December 28, 2022

Mt. 2:13-18


In our gospel reading today, an angel of the Lord appeared in Joseph’s dream to take the child and mother to Egypt. The Lord spared the child Jesus and his mother Mary from the tyrant Herod who ordered the massacre of all the boys of Bethlehem and its vicinity, two years old and under. As the child was spared from the massacre, there was innocent bloodshed for those who were left. With that, there was great mourning in the land as Matthew quoted the prophet Jeremiah: “A voice was heard in Ramah, sobbing and loud lamentation; Rachel weeping for her children, and she would not be consoled, since they were no more.”

This gospel pericope presents an obvious paradox – the child Jesus spared but the innocent infants massacred. We might have grumbled about how God could allow such detestable massacre of infants. He should have used power to spare every child from it. He should have sent angels to warn them. Nevertheless, God spared the child Jesus from Herod’s massacre so that he can live to complete all of God’s will for his life, including the atonement for the sins of the entire humanity. There was mourning for the innocent bloodshed yet a sigh of relief because the child Jesus was spared.

This is what Christian life is, a life of paradoxes. A year ago, we were struck and ravaged by super-typhoon Odette. We celebrated Christmas without electricity, cellular phone signals, and even damaged churches and houses. Apo Hiking Society’s song, “Tuloy na tuloy pa rin ang Pasko,” became more meaningful to us. True, we were devastated, yet we realized what truly mattered in life and it has nonetheless deepened our faith in God.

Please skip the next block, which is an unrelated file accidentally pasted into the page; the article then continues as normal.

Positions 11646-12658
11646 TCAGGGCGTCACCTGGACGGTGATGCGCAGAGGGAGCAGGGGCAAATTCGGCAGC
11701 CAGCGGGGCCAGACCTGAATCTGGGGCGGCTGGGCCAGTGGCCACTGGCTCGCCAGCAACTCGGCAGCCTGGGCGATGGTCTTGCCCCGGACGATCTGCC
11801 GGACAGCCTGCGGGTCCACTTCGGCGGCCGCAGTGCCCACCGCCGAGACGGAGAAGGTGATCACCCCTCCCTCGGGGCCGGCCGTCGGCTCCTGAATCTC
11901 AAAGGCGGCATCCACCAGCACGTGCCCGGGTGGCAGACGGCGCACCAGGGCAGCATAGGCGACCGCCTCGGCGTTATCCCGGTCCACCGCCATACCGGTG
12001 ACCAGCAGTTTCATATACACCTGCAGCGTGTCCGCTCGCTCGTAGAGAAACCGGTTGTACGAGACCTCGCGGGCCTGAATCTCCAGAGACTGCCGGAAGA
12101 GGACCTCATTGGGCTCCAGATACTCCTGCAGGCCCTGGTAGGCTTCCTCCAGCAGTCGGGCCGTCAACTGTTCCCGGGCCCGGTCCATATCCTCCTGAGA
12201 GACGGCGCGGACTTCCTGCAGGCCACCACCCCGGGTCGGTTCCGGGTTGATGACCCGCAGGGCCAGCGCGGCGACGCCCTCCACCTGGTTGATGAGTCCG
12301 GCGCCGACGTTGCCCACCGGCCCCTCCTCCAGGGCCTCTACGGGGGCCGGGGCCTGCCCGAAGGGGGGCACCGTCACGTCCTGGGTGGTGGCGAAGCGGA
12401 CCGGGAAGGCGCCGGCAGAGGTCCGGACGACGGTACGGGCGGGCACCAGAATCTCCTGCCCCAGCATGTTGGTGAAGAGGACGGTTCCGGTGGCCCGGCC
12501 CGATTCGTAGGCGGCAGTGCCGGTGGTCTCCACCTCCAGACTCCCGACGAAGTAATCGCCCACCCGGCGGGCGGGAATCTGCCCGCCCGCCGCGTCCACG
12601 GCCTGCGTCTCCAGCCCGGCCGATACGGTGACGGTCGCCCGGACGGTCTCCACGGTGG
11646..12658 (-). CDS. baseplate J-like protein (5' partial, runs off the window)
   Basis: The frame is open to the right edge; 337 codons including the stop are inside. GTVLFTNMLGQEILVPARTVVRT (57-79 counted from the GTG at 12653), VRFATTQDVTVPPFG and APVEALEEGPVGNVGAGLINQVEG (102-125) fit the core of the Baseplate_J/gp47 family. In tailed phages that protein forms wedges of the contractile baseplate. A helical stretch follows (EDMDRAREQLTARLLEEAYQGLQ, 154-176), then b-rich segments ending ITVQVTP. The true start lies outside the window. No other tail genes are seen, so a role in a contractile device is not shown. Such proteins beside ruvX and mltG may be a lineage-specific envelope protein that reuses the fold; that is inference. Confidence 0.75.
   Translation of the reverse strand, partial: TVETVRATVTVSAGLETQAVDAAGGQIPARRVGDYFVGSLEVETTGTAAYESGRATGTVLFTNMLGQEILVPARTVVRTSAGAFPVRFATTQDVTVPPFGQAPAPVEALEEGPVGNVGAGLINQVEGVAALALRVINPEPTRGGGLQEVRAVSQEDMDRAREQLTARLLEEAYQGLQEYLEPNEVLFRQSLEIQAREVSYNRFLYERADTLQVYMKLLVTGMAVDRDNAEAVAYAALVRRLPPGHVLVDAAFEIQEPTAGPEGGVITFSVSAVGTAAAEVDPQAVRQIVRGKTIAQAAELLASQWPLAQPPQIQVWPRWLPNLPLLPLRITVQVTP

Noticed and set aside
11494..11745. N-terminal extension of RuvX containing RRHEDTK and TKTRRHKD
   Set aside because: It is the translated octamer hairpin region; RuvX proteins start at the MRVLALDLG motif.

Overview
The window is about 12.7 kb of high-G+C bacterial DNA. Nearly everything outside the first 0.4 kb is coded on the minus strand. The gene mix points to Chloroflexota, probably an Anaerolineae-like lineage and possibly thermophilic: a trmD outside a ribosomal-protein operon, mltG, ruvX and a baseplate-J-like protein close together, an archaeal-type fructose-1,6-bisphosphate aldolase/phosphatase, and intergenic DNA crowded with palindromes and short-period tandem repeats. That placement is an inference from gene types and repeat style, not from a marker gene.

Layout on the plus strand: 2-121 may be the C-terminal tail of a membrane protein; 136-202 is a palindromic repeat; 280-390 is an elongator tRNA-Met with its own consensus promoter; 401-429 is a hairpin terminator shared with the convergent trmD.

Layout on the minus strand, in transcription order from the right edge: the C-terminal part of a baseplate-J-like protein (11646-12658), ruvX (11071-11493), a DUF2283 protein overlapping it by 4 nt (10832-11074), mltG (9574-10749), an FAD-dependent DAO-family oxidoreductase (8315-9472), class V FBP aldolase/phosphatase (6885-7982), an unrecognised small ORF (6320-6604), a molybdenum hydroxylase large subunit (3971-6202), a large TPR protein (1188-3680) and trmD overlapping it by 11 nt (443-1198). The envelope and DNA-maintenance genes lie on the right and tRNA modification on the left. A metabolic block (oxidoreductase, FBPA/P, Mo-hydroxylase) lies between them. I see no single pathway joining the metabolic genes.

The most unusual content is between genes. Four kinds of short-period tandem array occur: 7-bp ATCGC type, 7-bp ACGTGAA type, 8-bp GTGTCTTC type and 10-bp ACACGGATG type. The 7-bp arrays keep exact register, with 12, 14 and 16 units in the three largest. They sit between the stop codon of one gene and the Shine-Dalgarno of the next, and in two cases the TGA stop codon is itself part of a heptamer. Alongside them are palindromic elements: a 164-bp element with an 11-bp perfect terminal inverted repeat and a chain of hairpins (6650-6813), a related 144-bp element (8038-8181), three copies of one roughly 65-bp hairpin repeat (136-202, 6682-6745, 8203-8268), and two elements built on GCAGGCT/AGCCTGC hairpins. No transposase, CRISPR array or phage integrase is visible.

Now, we are still in this prolonged crisis. We do not know what lies ahead. Now, new covid variants are spreading. Aside from the pandemic, our sisters and brothers in Ukraine and Russia are facing another crisis, war. It has been more or less eight months since the major escalation of the conflict began. Terrifying, dreadful, and depressing but it is happening, it is real. Yes, we are not sure of what might happen next but we can hold on to a God of generosity and of mercy. Let us be consoled by the words of the prophet Isaiah, “do not fear, for I am with you; do not be afraid, for I am your God; I will strengthen you, I will help you, I will uphold you with my victorious right hand” (Is 41:10).

There can be no assurance of what might happen in the future, there may be confusion, doubts, and obscurities in our faith life. But, one thing is certain. Our God is a God who is so in love with us that he gave us his only begotten Son (cf. John 3:16), a God who remains faithful amidst our unfaithfulness (2 Timothy 2:13), and a God who is love (cf. 1 John). Our God saves!

Reflection Question

Has there been a paradox in your life? How did you resolve, or plan to resolve, it?


+Antonieto D. Cabajog, D.D.
Bishop of Surigao